The Latina's Bible: The Nueva Latina's Guide to Love, Spirituality, Family, and La Vida-Sandra Guzman

  • Title: The Latina's Bible: The Nueva Latina's Guide to Love, Spirituality, Family, and La Vida
  • Author: Sandra Guzman
  • Released: 2002-03-12
  • Language:
  • Pages: 336
  • ISBN: 0609806963
  • ISBN13: 978-0609806968
  • ASIN: 0609806963


From Publishers Weekly Hip and chatty, with serious undertones, this "bible" will be a valuable resource for young Latina women. A Puerto Rican-born journalist and former editor-in-chief of Latina magazine, Guzman tackles media image versus self-image up front; she rejects the bureaucratic term "Hispanic" and celebrates the infinite variety of skin color, body shape, hair texture, regional dialect and national origin of today's Latinas as she shares personal anecdotes and advice on a wide range of modern conundrums, from dating a non-Latino man to combating workplace discrimination. Much of the book focuses on familial and especially romantic relationships, with Spanglish-inflected guidance on dating, marriage and Latino sexual mystique. There are also chapters on health, careers and spirituality, and a strong emphasis throughout on professional networking and mentoring of girls. In fact, the book is guided by a sense of community-oriented feminism. Sidebars feature illuminating statistics and thumbnail biographies of lesser-known women, such as Ileana Ros-Lehtinen, the first Latina elected to Congress, and activist Antonia Pantoja, the first Puerto Rican woman to receive a Presidential Medal of Freedom. Though Guzman ostensibly directs her book to all Latina women, her wise-older-sister tone will probably most appeal to younger women and teens. (Mar.)Forecast: According to Guzman, there are more than 16 million Latinas in the U.S., with the single biggest group being 35- to 40-year-olds, making the market for her book muy grande, especially as a gift to daughters and younger sisters. A splashy cover will help attract buyers.

Copyright 2002 Cahners Business Information, Inc.

From School Library Journal Adult/High School-This is a book for all Latinas living in the U.S.-from the newly arrived to the oldest generation. Guzman writes with much sisterly love and respect, pointing out ways Hispanic women can meld the best of Latin culture with feminist-based U.S. values. She fosters a self-reliant, take-charge attitude in her readers, while encouraging healthy relationships and communication with family. Accompanying the banter and chat are sidebars containing all kinds of statistics, factoids, and quotes. No matter their specific backgrounds, Latinas are bound to see much of themselves and their families in this book, and leave it feeling proud, understood, and empowered. Teens who are having trouble convincing their families to let them leave home and go to an out-of-state college will find Guzman's advice ingenious. Undoubtedly, YAs will be drawn to the chapters on dating and relationships: they are frank and seem to cover all bases, including domestic violence, homosexuality, and dating a blanquito (white guy). The chapter "Going Home-to Your Roots" is especially poignant. It invites readers to visit the land of their ancestors, giving tips on how to maximize the pilgrimage, and even addressing the sensitive issue of visiting Cuba. Experiences of those Latinas who have made the journey (some of whom spoke no Spanish at first) can't help but touch the heart. Humorous, serious, and fun, this book will speak to young Hispanics.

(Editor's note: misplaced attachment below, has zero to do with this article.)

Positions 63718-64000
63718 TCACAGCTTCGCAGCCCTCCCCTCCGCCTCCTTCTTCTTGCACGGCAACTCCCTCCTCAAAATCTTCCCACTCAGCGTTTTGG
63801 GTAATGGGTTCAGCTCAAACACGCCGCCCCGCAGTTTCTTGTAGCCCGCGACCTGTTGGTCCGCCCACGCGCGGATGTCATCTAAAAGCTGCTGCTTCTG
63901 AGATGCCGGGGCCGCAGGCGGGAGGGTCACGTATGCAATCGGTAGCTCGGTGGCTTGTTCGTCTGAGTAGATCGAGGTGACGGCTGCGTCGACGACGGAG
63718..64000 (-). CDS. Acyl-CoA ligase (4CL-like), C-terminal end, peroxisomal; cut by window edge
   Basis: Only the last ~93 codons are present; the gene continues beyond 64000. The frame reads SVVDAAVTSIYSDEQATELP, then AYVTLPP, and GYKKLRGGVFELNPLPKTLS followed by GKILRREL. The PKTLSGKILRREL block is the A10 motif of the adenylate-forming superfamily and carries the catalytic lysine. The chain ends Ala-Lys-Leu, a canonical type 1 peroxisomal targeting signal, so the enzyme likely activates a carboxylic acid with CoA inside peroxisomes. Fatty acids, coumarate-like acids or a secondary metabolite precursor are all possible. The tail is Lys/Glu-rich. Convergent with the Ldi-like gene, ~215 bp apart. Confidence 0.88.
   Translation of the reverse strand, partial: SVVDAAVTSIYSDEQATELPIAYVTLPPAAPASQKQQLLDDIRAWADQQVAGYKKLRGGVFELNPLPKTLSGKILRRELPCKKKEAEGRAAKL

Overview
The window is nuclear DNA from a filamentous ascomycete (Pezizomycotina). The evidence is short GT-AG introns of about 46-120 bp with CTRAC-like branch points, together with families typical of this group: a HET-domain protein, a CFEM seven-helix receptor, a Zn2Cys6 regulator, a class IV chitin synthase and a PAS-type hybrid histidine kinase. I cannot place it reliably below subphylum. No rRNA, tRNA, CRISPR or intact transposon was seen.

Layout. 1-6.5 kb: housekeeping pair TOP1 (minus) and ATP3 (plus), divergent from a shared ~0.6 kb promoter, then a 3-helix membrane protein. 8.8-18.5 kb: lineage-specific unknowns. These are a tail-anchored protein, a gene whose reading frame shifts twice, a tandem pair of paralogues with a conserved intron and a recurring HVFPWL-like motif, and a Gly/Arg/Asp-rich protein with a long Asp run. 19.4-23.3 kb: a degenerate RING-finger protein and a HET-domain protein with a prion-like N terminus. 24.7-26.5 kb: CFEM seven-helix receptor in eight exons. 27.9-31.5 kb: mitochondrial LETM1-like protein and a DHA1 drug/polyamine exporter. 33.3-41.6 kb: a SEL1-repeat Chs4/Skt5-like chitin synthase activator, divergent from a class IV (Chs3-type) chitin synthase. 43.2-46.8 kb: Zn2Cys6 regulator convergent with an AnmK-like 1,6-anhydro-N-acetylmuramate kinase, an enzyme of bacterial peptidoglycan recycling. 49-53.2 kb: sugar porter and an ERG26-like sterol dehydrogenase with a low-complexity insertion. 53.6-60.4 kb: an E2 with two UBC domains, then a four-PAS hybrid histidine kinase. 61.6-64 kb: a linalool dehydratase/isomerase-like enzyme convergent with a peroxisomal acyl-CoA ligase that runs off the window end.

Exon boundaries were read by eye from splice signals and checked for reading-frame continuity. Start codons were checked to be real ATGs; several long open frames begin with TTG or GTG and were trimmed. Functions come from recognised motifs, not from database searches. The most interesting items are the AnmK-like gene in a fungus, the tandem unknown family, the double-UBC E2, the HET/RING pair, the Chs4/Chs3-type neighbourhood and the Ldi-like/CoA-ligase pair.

Sheila Shoup, Fairfax County Public Library, VA
Copyright 2002 Cahners Business Information, Inc. pdf
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